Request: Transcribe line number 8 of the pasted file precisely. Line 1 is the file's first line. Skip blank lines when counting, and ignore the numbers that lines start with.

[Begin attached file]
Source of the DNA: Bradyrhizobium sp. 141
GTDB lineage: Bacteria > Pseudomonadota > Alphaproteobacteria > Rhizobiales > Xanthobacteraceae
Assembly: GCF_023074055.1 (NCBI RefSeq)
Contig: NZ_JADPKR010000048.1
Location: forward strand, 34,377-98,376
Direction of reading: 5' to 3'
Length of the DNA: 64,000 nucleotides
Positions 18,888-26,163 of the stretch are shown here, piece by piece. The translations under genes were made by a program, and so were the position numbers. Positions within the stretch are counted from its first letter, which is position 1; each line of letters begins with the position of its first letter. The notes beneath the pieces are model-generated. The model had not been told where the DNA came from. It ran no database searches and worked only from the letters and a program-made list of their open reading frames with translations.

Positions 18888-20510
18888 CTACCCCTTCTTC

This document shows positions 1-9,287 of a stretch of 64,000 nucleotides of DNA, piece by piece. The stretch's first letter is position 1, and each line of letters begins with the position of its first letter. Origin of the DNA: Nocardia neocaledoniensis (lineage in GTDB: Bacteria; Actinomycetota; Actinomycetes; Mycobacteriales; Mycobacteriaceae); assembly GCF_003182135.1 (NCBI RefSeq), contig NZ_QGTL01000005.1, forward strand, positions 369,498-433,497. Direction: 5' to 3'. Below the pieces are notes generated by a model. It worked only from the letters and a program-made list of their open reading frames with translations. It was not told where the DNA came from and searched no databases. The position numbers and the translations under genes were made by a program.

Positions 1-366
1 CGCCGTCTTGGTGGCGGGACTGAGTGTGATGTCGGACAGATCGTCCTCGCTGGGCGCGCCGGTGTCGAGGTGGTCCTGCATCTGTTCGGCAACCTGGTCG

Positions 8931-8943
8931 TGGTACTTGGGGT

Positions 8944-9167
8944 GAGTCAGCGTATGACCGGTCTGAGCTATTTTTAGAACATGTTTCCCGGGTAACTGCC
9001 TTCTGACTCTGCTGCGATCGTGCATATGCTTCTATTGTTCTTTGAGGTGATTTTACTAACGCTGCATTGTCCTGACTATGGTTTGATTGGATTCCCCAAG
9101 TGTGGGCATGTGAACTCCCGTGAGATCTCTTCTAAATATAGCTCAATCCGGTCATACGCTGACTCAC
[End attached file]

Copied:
Positions 18,888-26,163 of the stretch are shown here, piece by piece. The translations under genes were made by a program, and so were the position numbers. Positions within the stretch are counted from its first letter, which is position 1; each line of letters begins with the position of its first letter. The notes beneath the pieces are model-generated. The model had not been told where the DNA came from. It ran no database searches and worked only from the letters and a program-made list of their open reading frames with translations.